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Nature Conservation: Urban Areas

Question for Department for Environment, Food and Rural Affairs

UIN 126571, tabled on 21 February 2022

To ask the Secretary of State for Environment, Food and Rural Affairs, what steps his Department is taking to create wildlife habitats in urban areas.

Answered on

3 March 2022

This Government is committed to halting the decline of nature by 2030, and so is acting across a range of policies to create more wildlife habitats, including in urban areas.

The Government's 25 Year Environment Plan includes a commitment to establish a Nature Recovery Network. This Network will be a bigger, better quality and increasingly connected network of places that are richer in wildlife, support the recovery of our species and are more resilient to climate change and other pressures. It will benefit wildlife by increasing, improving and connecting wildlife-rich habitats across England, including in urban areas.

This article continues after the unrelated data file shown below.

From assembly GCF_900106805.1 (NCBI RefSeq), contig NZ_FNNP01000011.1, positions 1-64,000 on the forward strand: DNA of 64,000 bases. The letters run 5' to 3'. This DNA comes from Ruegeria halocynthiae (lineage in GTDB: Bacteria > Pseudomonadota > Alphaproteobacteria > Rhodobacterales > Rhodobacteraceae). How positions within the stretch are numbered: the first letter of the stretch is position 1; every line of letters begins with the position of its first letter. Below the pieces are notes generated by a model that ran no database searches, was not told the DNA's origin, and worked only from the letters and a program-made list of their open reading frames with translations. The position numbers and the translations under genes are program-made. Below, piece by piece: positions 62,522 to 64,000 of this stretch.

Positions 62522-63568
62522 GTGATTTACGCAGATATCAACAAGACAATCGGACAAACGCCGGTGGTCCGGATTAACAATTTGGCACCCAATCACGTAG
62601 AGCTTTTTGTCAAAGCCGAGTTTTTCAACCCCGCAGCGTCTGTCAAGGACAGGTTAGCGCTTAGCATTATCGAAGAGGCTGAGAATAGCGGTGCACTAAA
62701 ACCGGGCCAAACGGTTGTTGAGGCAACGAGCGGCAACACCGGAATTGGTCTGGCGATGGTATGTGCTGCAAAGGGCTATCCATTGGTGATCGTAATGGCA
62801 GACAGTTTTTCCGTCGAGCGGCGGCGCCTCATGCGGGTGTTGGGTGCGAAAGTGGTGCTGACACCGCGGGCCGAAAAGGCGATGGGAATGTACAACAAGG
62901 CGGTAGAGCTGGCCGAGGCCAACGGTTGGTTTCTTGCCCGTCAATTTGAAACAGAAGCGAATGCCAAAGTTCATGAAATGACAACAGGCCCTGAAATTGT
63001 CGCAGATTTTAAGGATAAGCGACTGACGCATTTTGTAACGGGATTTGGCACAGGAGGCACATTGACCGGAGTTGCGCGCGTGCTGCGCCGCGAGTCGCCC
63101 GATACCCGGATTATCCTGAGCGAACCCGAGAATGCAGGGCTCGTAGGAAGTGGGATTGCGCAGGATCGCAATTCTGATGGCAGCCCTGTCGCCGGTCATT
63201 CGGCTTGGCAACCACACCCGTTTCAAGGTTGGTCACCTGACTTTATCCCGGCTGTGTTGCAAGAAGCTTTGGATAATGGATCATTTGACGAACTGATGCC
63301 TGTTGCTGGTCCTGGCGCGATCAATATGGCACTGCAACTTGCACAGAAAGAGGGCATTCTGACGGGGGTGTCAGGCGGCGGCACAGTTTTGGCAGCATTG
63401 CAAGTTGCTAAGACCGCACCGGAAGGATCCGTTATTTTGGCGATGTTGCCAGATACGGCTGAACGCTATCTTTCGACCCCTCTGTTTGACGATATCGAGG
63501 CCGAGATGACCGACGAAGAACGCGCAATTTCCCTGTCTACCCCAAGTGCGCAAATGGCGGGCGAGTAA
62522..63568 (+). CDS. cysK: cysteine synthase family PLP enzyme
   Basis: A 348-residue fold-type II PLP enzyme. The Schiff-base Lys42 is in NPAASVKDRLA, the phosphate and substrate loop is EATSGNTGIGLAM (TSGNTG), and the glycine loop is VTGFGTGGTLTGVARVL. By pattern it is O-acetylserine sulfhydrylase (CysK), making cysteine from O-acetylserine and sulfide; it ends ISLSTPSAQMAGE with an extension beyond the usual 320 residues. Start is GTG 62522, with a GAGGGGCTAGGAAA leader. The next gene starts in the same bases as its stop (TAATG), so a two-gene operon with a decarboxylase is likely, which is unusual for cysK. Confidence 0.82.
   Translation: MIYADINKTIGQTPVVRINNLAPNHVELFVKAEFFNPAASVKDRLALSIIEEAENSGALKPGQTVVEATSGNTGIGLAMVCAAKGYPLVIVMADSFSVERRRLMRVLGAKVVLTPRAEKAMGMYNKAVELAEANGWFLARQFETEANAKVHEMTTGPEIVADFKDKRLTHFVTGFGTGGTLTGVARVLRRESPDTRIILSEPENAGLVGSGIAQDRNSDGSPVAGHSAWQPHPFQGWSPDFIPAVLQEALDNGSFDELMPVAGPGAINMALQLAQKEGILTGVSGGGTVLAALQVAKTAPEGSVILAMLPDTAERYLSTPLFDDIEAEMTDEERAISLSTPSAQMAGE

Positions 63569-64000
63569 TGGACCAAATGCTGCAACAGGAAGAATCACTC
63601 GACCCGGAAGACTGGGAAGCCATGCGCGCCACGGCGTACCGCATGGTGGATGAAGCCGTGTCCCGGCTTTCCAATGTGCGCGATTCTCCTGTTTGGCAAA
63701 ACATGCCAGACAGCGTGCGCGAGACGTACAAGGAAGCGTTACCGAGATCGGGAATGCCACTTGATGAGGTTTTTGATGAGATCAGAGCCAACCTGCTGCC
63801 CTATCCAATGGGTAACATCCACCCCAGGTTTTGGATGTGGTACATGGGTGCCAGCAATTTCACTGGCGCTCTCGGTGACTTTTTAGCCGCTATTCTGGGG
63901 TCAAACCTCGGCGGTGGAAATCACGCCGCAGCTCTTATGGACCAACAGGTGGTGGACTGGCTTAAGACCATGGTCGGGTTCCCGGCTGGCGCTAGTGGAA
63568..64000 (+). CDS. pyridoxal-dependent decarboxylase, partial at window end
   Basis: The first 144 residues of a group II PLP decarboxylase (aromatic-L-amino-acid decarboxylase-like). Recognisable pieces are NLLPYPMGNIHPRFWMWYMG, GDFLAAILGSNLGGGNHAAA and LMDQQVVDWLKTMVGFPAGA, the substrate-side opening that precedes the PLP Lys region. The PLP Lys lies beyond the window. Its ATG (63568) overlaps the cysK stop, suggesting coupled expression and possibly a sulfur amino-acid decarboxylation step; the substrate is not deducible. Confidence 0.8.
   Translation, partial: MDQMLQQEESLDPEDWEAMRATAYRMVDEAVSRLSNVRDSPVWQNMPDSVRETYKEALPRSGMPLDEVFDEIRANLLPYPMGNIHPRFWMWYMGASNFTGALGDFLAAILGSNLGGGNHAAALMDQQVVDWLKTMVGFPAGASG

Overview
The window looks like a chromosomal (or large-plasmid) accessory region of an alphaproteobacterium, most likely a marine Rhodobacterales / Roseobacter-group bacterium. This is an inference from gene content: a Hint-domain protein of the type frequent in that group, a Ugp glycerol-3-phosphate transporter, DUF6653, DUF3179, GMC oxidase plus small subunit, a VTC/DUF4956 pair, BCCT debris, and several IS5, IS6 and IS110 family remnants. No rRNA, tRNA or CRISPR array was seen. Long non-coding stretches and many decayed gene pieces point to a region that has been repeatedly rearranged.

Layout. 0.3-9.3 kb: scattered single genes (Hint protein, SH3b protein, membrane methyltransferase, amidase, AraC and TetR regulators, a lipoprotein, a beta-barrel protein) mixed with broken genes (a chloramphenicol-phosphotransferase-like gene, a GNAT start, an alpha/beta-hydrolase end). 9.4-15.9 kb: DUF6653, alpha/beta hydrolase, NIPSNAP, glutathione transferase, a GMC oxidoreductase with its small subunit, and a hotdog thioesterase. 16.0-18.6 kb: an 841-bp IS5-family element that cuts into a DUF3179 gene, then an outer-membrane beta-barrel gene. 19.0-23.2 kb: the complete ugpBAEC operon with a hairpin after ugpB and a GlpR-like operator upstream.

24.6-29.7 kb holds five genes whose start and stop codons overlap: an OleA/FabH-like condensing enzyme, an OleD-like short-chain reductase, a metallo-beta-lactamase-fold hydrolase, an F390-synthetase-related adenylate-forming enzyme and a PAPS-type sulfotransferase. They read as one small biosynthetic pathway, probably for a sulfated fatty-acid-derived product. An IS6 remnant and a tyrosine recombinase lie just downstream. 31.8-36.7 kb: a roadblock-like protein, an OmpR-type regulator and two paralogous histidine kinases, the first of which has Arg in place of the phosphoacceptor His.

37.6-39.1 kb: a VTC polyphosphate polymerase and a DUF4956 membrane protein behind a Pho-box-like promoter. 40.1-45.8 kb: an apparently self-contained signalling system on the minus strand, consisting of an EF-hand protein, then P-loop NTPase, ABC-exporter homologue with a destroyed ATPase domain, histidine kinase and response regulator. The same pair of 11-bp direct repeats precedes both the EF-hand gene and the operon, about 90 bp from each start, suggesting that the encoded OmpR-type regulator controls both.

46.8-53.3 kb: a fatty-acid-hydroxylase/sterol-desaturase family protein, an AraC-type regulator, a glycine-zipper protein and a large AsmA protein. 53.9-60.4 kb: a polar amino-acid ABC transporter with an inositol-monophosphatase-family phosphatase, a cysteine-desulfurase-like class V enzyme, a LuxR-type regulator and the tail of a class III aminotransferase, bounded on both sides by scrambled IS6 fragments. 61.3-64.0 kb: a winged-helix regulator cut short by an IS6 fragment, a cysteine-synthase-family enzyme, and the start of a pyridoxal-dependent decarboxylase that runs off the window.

At the core of the Network will be our existing best areas for nature, including protected sites and National Nature Reserves. We will also create or restore 500,000 hectares of additional wildlife-rich habitat beyond these, in both urban and rural areas. To support this, we are putting in place Local Nature Recovery Strategies to ensure we establish habitat in the best place for wildlife.

The Government is also taking action to mandate biodiversity net gain in planning and development. Biodiversity net gain will require that development results in a 10% increase gain in biodiversity above the existing baseline. This will further support the creation or enhancement of additional habitat in urban areas, providing an important contribution to the overall Nature Recovery Network.

Our Nature for Climate Fund, backed by over £750 million, is also supporting the creation of woodland habitat near and in urban areas. This includes England’s network of 13 Community Forests to create nearly 7,000 hectares of new trees and woodlands by 2025 in and around the towns and cities.